Tag Archives: history

Tiree Welcomes HMS Sturdy Families

HMS sturdy ceremony

The sound of the waves, driven by the storm of the night before, onto the gravel beach in Sandaig mingled with the playing of the Tiree Pipe Band. We gathered around the new memorial to HMS Sturdy as the rising wind showed us a glimpse of the fury felt by the sailors seventy years before.

HMS Sturdy ceremony

The service, led by the Revds Peter Williams and Bruce Neill, was attended by around eighty people – three families of the crew (one had come from New South Wales to be there) alongside families from the township who had done so much to look after the exhausted men, representatives from the coastguard and Commodore Charles Stevenson who was representing the Royal Navy.

A special wreath was laid at the cairn to honour the work of Captain Donald ‘Dan’ Sinclair, Greenhill, who had instructed the crew to wait on board until low tide and had saved many lives as a result.

After the service we left to go to Soroby graveyard where we laid wreaths on the graves of the five sailors who drowned that day, as well as honouring the dead of the air forces who are also buried there. Tea was provided at An Talla and this gave a welcome chance to get out of the weather and swap stories about the Sturdy. There was also a huge display of items from the war from the collection of Mike Hughes.

At night Mike gave an illustrated talk on the impact of the war on the Hebrides, bringing his usual passion to the subject, and some stories. Apparently potatoes from the Sturdy stores have been grown in Middleton until recently. The families who had come for the event left the island full of memories, both happy and sad. Then Monday saw a huge storm batter the island, giving a taste of what it must have been like on that fateful day.

Thank you to everyone who supported the weekend, which had been initiated by Mike Gibson and organised locally by An Iodhlann.

Tiree Remembers HMS Sturdy

HMS Sturdy

“It was a Thursday, I remember it well. Willie got up – he heard something moving outside, something being blown by the wind…This would be about 6 or 7 o’clock in the morning. It was quite a rough morning and it was raining. I would call it force 9-10, a severe gale… Just before we got down there we could make out it was a naval vessel – the paint, the colour, you see. There were a lot of people there; you’d hear “Help!” [The wreck] would be about 60 yards from the gravel beach on the rocks out there. I remember – I’m sorry, I’m getting emotional – the first thing we met there, a body, a beautiful, young fellow. I picked him up and took him beyond the reach of the ocean and put him on the grass”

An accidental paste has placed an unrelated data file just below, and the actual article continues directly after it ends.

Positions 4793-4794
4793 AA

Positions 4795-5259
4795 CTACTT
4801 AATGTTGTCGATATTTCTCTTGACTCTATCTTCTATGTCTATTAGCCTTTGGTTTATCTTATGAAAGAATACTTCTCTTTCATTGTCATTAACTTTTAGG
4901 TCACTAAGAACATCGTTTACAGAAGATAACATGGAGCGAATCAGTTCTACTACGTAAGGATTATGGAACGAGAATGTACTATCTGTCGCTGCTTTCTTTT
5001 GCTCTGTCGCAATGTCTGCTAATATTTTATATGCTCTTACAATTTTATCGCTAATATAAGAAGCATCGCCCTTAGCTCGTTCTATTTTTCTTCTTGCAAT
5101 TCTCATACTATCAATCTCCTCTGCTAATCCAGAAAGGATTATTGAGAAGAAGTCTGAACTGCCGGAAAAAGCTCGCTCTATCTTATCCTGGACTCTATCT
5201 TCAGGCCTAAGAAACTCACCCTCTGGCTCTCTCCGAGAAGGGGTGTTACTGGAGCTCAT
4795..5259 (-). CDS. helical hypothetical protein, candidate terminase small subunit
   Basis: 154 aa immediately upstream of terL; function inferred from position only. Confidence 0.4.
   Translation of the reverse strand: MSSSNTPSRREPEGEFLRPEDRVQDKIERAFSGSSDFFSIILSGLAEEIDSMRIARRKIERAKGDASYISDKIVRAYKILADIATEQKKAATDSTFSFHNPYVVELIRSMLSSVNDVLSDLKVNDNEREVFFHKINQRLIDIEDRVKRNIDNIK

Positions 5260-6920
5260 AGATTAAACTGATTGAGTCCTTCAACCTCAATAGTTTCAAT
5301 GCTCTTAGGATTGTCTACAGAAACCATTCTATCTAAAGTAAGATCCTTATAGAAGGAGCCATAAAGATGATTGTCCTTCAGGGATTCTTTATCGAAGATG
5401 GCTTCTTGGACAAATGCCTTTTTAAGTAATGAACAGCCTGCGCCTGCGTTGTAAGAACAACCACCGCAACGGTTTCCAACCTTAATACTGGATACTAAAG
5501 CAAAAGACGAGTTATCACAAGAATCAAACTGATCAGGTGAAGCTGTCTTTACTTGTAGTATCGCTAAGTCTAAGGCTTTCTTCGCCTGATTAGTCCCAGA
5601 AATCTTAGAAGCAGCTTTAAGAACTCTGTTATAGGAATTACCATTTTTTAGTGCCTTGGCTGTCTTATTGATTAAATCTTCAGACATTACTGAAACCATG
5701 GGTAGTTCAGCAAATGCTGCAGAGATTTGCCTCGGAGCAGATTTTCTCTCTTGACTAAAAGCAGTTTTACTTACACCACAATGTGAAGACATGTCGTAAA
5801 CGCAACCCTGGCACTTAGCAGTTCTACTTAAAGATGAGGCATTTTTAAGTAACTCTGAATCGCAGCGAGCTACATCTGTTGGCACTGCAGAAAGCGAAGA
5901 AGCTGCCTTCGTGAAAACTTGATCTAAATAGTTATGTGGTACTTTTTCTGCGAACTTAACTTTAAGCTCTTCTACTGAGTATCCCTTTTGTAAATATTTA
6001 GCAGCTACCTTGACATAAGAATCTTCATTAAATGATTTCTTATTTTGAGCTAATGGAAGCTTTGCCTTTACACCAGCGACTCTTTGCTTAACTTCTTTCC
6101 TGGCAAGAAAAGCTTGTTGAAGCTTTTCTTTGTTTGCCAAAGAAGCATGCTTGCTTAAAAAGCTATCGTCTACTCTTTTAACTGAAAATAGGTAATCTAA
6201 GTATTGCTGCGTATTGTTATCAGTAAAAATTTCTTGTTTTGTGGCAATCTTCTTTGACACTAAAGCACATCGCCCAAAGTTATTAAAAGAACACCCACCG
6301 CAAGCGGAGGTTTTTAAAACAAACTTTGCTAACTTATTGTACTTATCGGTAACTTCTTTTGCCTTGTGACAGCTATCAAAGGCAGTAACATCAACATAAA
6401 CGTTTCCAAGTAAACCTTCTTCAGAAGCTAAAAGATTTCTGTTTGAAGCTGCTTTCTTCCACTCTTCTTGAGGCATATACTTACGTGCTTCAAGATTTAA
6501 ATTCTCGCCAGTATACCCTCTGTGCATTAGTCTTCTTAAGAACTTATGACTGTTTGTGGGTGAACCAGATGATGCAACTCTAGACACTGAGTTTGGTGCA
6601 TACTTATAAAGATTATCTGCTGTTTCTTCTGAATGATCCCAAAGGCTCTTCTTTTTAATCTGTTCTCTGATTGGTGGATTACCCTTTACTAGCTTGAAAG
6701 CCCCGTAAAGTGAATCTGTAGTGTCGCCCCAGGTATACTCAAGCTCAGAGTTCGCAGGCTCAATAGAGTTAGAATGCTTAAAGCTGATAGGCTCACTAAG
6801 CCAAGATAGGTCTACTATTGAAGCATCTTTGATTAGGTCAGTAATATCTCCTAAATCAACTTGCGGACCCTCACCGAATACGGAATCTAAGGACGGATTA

– the late Hugh MacLean, Barrapol.

Tiree had seen its fair share of wrecks driven ashore, but the scene on the rocks off Sandaig at first light on October 30th 1940 brought home the sickening reality of the Second World War. A Royal Navy destroyer broken in two, beaten up onto the oil soaked beach with scores of stunned sailors sheltering from the storm and five bodies left behind by the tide.

I was not able to walk very well because I had cut my feet on the rocks but the islanders seemed suddenly to appear…I was taken to a cottage where the people were very kind, my clothes were dried and I had a hot bath. I fell asleep exhausted in a beautiful bed.

– Leading Seaman Harry Springett, from the Sturdy

To honour the five seamen who lost their lives and to remember the great kindness the islanders showed to the shipwrecked sailors, a memorial has been built above the beach in Sandaig where the ship hit the rocks. 70 years, to the day, after the tragedy this memorial will be dedicated at a service on Saturday 30th October at 2pm. Relatives of the crew, along with Commodore Charles Stevenson, CBE, (Naval Regional Commander, Scotland and Northern Ireland), families of the islanders who showed such kindness to the seamen and the Tiree pipe band will be there.

After the ceremony there will be another short service in Soroby Cemetry to lay wreaths on the graves of those who lost their lives. Afterwards there will be teas at An Talla at 4pm where everyone will be welcome to meet the visitors.

In the evening at 7.30 Mike Hughes will give an illustrated talk on Tiree during the Second World War in An Talla (the last talk Mike gave at the Fèis was a sell-out! Be there early).

The memorial has been built by Bernie Smith and Sons and organised by Cmdr Mike Gibson, the son of the Sturdy’s chief engineer. The committee of An Iodhlann hopes the island will support this historic day.